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Browsing named entities in a specific section of Edward L. Pierce, Memoir and letters of Charles Sumner: volume 1. Search the whole document.

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February 3rd (search for this): chapter 2
gara, Jan. 11, 1833,— What think you of the nullifiers? Our affairs begin to assume a very gloomy appearance in that quarter. If South Carolina stood alone, there would be less cause of apprehension; but is there not every reason to fear that it will result in a controversy between North and South? We are ready at this post to move instantly; but we hope and trust that the difficulty will be quietly and happily adjusted without an interruption. The sheriff replied, under date of Feb. 3, regretting that he could not call his country a nation, enforcing the need of a government of greater strength and uniformity of pressure and of less regard for State lines, and expressing his fear that, in an emergency, its authority will be aided but little by the militia south of the Potomac; and that Virginia, North and South Carolina, Georgia, Florida, and Alabama will sooner or later unite and bid defiance to the North. He added: In the course of this year, 1833, I trust we are to se
March 14th (search for this): chapter 2
standard to corporate and public affairs as to private life. In October, 1837, during the suspension of specie payments, he moved, as a stockholder of the State Bank, that no dividends be paid till its bills were redeemable in specie. The motion was lost, but he recorded his determination to renew it the next year. Sheriff Sumner's health was feeble in his later years. He became quite ill early in January, 1839, and after that month was confined to his house. He resigned his office, March 14. Governor Everett delayed action, hoping for his recovery; but relieved him, April 11, by the appointment of Joseph Eveleth as his successor. The judges of the Supreme Judicial Court, by a formal letter, drawn by Chief Justice Shaw, gratefully recognized his uniform kindness and attention during his administration. He died, April 24, at the age of sixty-three, the period which he had often designated as his probable end. In length of life, he and his son Charles differed less than one mon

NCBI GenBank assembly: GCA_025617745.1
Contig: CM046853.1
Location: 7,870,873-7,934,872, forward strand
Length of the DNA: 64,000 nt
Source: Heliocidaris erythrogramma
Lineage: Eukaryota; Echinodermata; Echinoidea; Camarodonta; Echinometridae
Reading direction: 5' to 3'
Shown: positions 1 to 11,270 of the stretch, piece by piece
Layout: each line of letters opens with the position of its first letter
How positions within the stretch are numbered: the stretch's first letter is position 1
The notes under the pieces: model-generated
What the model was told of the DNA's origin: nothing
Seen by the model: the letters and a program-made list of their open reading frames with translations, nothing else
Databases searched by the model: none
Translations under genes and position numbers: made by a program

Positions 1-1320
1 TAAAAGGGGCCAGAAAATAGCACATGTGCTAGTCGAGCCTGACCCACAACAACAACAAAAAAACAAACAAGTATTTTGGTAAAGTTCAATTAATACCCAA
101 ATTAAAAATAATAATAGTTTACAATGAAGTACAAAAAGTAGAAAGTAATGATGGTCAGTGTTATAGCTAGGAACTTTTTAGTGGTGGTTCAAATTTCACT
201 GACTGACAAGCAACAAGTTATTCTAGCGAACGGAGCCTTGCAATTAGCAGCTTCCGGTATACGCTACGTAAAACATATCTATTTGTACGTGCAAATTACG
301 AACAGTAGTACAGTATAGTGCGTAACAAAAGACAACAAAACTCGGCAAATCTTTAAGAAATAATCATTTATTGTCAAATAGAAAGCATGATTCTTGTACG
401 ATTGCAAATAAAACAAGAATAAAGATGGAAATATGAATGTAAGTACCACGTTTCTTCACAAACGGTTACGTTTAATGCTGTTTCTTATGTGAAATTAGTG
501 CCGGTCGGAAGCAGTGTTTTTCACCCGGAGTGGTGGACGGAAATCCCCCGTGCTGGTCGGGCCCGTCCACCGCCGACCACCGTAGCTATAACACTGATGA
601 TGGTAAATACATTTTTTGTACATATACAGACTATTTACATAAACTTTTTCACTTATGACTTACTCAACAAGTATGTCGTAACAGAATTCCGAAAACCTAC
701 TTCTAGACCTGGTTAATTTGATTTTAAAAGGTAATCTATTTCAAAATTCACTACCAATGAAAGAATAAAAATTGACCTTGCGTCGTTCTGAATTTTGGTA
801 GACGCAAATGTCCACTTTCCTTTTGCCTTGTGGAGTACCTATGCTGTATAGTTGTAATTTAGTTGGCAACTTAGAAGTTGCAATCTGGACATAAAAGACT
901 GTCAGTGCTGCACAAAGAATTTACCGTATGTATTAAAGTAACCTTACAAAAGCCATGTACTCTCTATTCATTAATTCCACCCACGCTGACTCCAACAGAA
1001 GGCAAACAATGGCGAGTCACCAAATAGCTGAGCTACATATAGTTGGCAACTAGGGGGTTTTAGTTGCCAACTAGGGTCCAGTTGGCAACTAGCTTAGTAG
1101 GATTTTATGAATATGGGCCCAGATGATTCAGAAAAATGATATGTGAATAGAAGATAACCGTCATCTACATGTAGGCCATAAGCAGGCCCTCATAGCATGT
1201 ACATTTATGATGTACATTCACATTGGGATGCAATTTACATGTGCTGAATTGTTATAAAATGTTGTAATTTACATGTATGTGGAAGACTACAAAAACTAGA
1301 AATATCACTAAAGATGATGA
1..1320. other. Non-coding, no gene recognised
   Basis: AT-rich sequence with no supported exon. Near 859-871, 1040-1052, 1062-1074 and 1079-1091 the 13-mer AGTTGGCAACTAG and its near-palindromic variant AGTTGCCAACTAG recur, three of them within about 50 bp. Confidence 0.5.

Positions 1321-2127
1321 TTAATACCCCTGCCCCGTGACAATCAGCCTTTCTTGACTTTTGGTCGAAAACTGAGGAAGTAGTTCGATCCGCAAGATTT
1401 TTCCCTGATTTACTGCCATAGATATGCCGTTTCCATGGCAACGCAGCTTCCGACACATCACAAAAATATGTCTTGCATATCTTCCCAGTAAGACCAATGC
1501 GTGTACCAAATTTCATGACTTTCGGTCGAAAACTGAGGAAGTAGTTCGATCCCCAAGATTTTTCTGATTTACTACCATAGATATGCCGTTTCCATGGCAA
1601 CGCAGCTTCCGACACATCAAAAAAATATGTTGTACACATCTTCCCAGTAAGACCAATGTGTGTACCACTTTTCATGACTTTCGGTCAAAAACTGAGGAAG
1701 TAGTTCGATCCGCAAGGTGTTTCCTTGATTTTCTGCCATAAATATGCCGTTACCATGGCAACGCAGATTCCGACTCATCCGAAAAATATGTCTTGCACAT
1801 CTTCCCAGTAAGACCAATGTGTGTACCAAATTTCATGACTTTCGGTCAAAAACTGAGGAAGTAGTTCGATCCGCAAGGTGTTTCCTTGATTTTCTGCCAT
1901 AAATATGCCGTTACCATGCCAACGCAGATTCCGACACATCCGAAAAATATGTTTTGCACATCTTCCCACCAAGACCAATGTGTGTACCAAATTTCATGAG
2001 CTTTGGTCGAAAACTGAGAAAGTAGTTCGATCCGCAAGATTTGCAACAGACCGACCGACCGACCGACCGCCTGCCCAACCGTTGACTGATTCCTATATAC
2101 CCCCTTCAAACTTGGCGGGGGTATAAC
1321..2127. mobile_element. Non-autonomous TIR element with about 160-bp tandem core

sleep in Mr. Quincy's house on Pearl Street during his absences from the State. Mr. Quincy was soon absorbed in politics, as a leader of the Federal party, and severed his active connection with the profession; but he remained the friend of his pupil, notwithstanding their differences in politics, which made sharp divisions in society in those days. Mr. Sumner, in company with Richard Sullivan and Holder Slocum, was proposed as an attorney in the Court of Common Pleas in Boston, at the April Term, 1801 (May 7); and admitted to practice at the July Term (July 11), before Chief Justice Shearjashub Bourne and his associates, William Dennison and Samuel Cooper. His office was at one time on Court Street, at number ten and a half, on the north side; and later at number ninety, according to the numbers of that period. For some time in 1802-3 he was at the South, attending to business which grew out of his father's estate. He remained three months at Savannah, in the early part of
April 11th (search for this): chapter 2